New Flutes

Earlham EFL120SE Silver Plate. Split E  mech. Covered action, offset G. Engraved ornament on lip-plate. Link to picture. (Taiwan) £275.00

Roy Benson Silver Plate. Open action, inline G. (China) £240.00

Flute Care.

These comments are applicable to all metal flutes.
  • Always handle with care.

  • If possible, wash your hands before playing. Perspiration and food residue are harmful, especially to silver plating.

  • Do not lift a flute from either end or wave it in the air, it may bend.

  • Do not apply pressure to the keys when assembling. Assemble the foot to the body first. Point your thumbs in the same direction so that you push, and slightly twist, straight. (It is permissible to place your thumb on the lowest key cups on the foot joint.) The mouth hole, and the rod of the foot joint should be in line with the centre line of most of the key cups on the body. Never touch the C# plate and C roller when assembling the flute.

  • Do not apply any lubricant to the joints, they must be kept absolutely clean. Wipe them, inside and out, at the end of every playing session. More info.

  • Clean the moisture from the inside of the flute with the rod and a soft silky cloth, and return the flute to its closed case after every playing session. Be sure to use the joint protectors where they are provided. The wet cloth must not be kept in the flute case. If possible, wipe over the outside of the flute with a soft duster.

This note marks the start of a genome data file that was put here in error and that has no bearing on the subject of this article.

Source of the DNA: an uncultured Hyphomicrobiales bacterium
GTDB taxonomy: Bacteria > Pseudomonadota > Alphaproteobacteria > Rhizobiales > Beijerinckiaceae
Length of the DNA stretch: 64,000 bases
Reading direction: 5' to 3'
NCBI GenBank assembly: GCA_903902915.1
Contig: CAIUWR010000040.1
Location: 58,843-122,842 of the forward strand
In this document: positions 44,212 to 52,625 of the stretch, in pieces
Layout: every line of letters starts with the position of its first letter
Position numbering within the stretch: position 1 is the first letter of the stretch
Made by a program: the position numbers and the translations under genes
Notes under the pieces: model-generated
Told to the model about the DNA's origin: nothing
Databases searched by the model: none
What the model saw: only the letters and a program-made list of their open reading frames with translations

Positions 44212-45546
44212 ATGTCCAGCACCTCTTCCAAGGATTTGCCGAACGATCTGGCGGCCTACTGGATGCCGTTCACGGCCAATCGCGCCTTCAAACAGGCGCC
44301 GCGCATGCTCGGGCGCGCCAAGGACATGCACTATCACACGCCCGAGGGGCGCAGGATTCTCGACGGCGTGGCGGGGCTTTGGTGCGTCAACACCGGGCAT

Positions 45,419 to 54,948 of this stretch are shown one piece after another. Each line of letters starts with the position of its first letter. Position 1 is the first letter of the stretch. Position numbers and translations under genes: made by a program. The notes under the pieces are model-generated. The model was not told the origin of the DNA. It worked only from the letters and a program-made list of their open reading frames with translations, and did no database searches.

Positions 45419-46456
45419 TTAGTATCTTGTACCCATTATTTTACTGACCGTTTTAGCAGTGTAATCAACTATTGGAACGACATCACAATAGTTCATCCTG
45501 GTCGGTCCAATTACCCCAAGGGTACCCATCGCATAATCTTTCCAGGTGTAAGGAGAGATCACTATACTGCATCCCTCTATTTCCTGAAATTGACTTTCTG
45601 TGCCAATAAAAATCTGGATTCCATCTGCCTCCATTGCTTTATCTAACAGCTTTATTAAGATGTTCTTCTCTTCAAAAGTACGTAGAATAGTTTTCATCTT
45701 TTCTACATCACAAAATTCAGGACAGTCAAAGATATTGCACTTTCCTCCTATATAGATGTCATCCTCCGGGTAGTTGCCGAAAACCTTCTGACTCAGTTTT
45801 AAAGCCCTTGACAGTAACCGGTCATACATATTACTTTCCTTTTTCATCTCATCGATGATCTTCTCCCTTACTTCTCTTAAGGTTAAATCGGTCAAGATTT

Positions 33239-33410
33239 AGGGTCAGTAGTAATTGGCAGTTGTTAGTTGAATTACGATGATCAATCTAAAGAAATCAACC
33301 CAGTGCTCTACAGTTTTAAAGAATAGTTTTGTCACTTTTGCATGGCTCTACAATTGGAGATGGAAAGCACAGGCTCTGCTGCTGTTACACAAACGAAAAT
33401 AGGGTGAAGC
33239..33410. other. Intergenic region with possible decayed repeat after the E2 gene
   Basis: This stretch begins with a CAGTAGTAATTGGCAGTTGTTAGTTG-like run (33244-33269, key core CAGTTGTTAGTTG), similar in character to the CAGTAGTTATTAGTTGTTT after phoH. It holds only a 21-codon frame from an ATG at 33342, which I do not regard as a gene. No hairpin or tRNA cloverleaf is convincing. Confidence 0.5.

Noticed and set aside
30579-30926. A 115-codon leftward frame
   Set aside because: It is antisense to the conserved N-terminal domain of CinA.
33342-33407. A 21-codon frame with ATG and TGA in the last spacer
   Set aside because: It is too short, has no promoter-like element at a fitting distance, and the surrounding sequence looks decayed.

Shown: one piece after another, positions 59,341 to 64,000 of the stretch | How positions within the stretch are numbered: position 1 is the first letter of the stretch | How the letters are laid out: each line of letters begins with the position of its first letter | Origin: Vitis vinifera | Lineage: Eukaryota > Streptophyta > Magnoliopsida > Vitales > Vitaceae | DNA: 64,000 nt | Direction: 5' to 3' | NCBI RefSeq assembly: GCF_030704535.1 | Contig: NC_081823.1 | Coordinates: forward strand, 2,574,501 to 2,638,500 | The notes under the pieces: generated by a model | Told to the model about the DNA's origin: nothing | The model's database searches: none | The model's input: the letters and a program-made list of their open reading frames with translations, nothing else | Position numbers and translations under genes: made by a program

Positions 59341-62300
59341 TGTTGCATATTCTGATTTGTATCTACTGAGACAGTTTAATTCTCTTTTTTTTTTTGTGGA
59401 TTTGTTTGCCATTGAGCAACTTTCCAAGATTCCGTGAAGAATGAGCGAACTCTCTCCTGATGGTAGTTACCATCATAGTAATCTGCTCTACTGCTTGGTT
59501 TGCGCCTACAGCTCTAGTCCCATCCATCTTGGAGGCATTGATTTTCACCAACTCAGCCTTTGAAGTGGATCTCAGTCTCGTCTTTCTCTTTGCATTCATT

• Do not keep any piece of paper, scrap of wool, or a rubber band in the flute case. They give off vapours that tarnish silver.

  • The parts should go into the case with the G# lever away from the hinge and the lower end of the foot joint towards the end of the case.

  • Do not use any polish except an impregnated cloth. Keep any polishing well away from pads and springs.

  • The "crown", (the knob at the end of the head), is never fixed, it provides a means of adjustment. Do not idly twiddle it or tighten it up. The notch at the end of the cleaning rod is a guide for the position of the head stopper, which is connected to the crown. The notch should appear across the middle of the mouth hole when the end of the rod is against the end of the stopper. More info

  • Plating is not covered by warranty. If the advice above is followed the life of plating will be lengthened.

  • Periodically return the flute to the supplier for a check over and lubrication. It is normal for small adjustments to be necessary, particularly when a flute is new.

A Word or Two of Explanation